if ( ( ( ( $poly[$i]->lat <= $point->lat ) && ( $point->lat < $poly[$j]->lat ) )
|| ( ( $poly[$j]->lat <= $point->lat ) && ( $point->lat < $poly[$i]->lat ) ) )
&& ( $point->lng < ( $poly[$j]->lng - $poly[$i]->lng )
* ( $point->lat - $poly[$i]->lat )
/ ( $poly[$j]->lat - $poly[$i]->lat )
+ $poly[$i]->lng ) ){
$c = !$c;
}
}
return $c;
}
}
I add one detail to help people who live in the... south of earth!! If you're in Brazil (that's my case), our GPS coord are all negatives. And all these algo give wrong results.
The easiest way if to use the absolute values of the Lat and Long of all point. And in that case Jan Kobersky's algo is perfect.
Jan's answer is great.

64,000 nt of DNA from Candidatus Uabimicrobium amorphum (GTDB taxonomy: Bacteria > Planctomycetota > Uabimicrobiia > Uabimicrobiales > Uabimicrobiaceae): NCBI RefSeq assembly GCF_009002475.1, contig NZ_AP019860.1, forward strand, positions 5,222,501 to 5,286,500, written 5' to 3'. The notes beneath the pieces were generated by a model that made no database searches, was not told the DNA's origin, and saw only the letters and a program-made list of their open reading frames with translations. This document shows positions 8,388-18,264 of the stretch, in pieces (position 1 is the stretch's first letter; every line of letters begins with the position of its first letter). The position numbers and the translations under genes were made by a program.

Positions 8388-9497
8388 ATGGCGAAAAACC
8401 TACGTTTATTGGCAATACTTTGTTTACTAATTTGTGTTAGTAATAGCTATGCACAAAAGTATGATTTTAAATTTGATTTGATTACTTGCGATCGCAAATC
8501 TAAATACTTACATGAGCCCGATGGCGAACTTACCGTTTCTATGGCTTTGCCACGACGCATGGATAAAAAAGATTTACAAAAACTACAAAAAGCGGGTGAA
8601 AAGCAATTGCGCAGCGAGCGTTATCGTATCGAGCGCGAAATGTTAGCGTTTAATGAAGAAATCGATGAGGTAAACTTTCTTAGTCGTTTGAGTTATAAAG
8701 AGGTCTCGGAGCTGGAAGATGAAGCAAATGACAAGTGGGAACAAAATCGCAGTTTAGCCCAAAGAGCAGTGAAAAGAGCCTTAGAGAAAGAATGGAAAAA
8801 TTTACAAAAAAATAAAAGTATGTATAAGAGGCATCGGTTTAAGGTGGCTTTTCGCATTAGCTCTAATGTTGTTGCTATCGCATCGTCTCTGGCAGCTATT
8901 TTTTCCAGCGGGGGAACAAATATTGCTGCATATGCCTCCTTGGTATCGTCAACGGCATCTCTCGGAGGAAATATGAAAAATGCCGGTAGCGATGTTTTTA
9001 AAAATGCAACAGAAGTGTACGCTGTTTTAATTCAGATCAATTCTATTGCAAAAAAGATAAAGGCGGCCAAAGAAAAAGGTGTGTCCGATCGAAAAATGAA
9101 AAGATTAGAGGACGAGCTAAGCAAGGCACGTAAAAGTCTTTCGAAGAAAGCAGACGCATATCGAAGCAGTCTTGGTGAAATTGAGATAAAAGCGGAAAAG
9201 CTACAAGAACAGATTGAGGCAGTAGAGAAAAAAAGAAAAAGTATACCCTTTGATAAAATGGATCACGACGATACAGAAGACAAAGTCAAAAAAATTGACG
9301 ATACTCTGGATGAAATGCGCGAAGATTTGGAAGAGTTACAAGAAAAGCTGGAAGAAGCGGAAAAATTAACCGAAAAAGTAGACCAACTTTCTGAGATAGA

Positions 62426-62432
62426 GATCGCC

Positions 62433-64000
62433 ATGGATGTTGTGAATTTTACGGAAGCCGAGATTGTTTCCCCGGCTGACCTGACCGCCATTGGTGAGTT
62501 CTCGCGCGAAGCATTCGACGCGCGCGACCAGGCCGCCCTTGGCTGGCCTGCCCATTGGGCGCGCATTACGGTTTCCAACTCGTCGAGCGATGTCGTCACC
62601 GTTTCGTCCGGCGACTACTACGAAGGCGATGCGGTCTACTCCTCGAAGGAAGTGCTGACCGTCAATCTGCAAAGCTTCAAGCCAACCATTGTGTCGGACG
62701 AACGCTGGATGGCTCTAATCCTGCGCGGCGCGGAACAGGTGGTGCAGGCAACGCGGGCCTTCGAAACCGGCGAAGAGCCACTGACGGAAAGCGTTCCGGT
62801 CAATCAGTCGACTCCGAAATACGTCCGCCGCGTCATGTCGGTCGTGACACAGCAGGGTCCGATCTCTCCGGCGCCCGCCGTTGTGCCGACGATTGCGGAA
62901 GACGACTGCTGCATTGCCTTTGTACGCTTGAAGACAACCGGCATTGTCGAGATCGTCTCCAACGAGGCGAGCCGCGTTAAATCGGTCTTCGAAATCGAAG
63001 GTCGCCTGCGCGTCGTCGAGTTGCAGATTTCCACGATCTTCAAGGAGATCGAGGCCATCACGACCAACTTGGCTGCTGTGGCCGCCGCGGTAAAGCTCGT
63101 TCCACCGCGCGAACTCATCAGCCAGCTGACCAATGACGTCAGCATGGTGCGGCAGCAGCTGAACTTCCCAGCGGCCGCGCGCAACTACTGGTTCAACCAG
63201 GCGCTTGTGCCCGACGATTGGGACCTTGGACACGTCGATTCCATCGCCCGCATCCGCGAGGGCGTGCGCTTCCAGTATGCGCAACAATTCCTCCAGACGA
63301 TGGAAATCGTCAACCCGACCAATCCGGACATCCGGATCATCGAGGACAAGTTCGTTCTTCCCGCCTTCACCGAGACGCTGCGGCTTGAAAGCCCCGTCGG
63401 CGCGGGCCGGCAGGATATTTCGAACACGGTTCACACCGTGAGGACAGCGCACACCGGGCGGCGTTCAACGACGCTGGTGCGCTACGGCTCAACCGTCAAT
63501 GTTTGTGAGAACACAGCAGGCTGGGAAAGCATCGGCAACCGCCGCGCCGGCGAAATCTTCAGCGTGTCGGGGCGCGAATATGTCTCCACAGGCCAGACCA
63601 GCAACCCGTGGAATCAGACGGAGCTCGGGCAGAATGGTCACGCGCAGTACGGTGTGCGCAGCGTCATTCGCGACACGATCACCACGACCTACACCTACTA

Here is the same code using the GeoCoordinate class instead.
using System.Device.Location;
...
public static bool IsPointInPolygon(List<GeoCoordinate> poly, GeoCoordinate point)
{
int i, j;
bool c = false;
for (i = 0, j = poly.Count - 1; i < poly.Count; j = i++)
{
if ((((poly[i].Latitude <= point.Latitude) && (point.Latitude < poly[j].Latitude))
|| ((poly[j].Latitude <= point.Latitude) && (point.Latitude < poly[i].Latitude)))
&& (point.Longitude < (poly[j].Longitude - poly[i].Longitude) * (point.Latitude - poly[i].Latitude)
/ (poly[j].Latitude - poly[i].Latitude) + poly[i].Longitude))
c = !c;
}
return c;
}
Relating to kobers answer I worked it out with more readable clean code and changed the longitudes that crosses the date border:
public bool IsPointInPolygon(List<PointPosition> polygon, double latitude, double longitude)
{
bool isInIntersection = false;
int actualPointIndex = 0;
int pointIndexBeforeActual = polygon.Count - 1;
var offset = calculateLonOffsetFromDateLine(polygon);
longitude = longitude < 0.0 ? longitude + offset : longitude;
foreach (var actualPointPosition in polygon)
{
var p1Lat = actualPointPosition.Latitude;
var p1Lon = actualPointPosition.Longitude;